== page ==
MotoGP 23 review: the most rigorous bike sim ever made
Developer Milestone isn’t messing about - this is a racing sim where formidable challenge meets considerable reward
Brake later and accelerate earlier. That’s the advice a seasoned rider imparts from next to me in the stands while we watch the MotoGP pack warm up. I’m in the sport’s heartland, Mugello. Undulating its way across the Tuscan hills and relinquishing into a straight that lets the bikes hit 227mph, it’s a fearsome set of corners just to look at, let alone get your knee down on. I try to imagine turning my survival instincts and convincing myself to brake later into turn 1, San Donato.
Then I remember every time I hit the brakes during my first few hours with MotoGP 23. The hovering rear tire. The greasy squiggle of rubber my bike leaves in protest when I try to tip it in towards the apex. The crashes. All the horrific bloody crashes. Brake later and accelerate earlier. Nah. I’m alright mate, thanks.
To go fast in this formidable latest edition of Milestone’s licensed MotoGP series, first you need to go slow. Brake earlier. Accelerate later. Baby the bike round. Just try to stay attached to it for a lap, ignoring the sector times. Forget what Marc Marquez might think as he tears past you, hanging on through the corners with just his pinkies, scratching his back on the tarmac.
It isn’t that the game’s mercilessly hard across the board though, you understand. MotoGP 23’s neural riding aids, a new feature for the series making their debut here, analyse your inputs and step in when they’re needed while braking, steering or on the throttle and they’re much less invasive than last year’s auto-braking assists. So it’s totally possible to whack all three neural aids to ‘please give me absolutely loads of help’ mode and still feel like you’re in charge. The thing is, though: you want to be good at riding these bikes without any assists. And that’s what makes it a challenging racer.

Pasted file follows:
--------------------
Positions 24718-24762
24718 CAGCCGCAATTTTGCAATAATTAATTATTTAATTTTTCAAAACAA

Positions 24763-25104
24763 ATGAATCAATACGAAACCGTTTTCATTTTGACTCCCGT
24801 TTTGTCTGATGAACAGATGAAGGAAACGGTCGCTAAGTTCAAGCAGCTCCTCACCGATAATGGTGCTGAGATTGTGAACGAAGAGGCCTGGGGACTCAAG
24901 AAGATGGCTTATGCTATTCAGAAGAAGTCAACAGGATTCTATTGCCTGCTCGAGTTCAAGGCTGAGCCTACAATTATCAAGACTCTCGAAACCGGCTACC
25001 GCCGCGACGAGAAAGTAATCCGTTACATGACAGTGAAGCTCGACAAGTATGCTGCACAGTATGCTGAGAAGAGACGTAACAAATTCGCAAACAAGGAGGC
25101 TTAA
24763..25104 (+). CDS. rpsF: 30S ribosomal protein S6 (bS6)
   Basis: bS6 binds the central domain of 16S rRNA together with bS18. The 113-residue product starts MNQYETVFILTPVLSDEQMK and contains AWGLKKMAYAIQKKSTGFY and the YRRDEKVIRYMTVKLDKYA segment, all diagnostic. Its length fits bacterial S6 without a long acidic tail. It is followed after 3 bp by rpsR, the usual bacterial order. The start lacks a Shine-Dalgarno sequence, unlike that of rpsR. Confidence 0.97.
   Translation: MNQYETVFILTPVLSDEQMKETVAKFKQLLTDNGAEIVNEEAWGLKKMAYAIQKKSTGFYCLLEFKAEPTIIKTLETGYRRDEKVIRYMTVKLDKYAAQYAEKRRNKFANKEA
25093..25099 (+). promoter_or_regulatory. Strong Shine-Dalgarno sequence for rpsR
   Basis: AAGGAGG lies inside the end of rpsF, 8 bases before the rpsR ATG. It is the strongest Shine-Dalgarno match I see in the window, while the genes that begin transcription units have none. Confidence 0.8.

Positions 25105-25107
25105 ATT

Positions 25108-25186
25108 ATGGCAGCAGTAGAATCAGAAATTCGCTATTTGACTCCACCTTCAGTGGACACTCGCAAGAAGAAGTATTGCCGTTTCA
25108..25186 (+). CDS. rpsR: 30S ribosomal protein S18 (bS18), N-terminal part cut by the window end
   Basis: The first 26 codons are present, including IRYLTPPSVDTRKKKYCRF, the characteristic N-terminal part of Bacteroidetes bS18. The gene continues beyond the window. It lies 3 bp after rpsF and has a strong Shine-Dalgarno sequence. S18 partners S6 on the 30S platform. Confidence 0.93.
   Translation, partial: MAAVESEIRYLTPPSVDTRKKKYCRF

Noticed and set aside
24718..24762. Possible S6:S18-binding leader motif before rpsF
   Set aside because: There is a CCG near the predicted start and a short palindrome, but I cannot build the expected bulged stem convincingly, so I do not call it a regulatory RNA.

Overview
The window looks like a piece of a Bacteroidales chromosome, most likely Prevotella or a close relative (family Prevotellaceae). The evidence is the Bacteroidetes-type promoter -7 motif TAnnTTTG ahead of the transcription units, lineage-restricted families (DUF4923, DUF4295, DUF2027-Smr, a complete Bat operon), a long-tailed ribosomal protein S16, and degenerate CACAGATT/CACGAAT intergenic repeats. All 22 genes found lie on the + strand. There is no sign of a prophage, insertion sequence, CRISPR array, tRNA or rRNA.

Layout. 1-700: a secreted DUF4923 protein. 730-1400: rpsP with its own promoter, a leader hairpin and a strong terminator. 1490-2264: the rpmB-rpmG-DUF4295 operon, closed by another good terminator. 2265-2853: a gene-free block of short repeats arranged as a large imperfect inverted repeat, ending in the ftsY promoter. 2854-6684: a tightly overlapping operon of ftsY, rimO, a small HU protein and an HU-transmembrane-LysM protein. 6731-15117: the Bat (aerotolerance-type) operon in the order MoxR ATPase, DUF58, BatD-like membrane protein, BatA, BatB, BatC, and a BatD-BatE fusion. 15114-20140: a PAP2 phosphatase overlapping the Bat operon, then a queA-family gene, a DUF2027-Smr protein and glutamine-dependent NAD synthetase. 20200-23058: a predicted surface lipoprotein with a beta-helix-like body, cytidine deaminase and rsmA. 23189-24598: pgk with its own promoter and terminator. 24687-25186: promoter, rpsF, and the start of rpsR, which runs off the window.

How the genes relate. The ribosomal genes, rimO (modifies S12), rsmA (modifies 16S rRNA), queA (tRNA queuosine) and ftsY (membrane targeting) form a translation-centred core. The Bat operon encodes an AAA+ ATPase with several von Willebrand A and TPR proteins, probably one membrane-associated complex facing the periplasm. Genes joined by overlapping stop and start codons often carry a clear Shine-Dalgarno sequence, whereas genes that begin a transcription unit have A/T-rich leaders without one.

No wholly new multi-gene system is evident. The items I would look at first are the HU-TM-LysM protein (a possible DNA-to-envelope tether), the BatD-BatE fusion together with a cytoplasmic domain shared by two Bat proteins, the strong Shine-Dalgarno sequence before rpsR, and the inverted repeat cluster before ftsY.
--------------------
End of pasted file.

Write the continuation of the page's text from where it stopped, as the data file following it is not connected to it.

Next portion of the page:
You want to really master the handling model, because when you try it with all the assists turned off you recognise that it feels a lot like how you imagine controlling a 1000cc prototype to feel. The brakes don’t simply slow you down, like hitting the left trigger in a driving sim does. Here you have separate front and rear brake inputs, each upsetting the weight and traction level of the bike in different - and equally terrifying - ways. To brake effectively and tip the bike into an apex, you don’t just need to memorise a brake marker, but instead a whole sequence of firm squeezes and feather-like adjustments, watching your rider for clues where the weight of the bike is, feeling your way through the corner via your pad’s vibrations. And because that sensation is so correct, so authentic, getting it right makes you feel like Mick Doohan.
The braking’s been this way for a couple of games, though. What’s really ramped up the challenge level this year is the way the bike behaves when you get on the throttle. In every bike game I’ve played before, all the way back to Milestone’s Superbike World Championship in 1999, if you give the machine a cheeky mid-corner squirt of throttle it simply goes faster. MotoGP 23’s not letting you off that easily though. Every time you apply throttle here, the bike wants to stand itself back up.
It sounds like a small thing, but this fundamental change to the handling model is akin to the original Gran Turismo making you brake at realistic distances before a corner for the first time. Of course it should be doing that, you realise as you feel yourself absolutely hanging off the bike on corner exits just to keep it pointed at the next straight. Just like the braking, it’s exactly the way you want a MotoGP bike to behave. Muscular and unruly.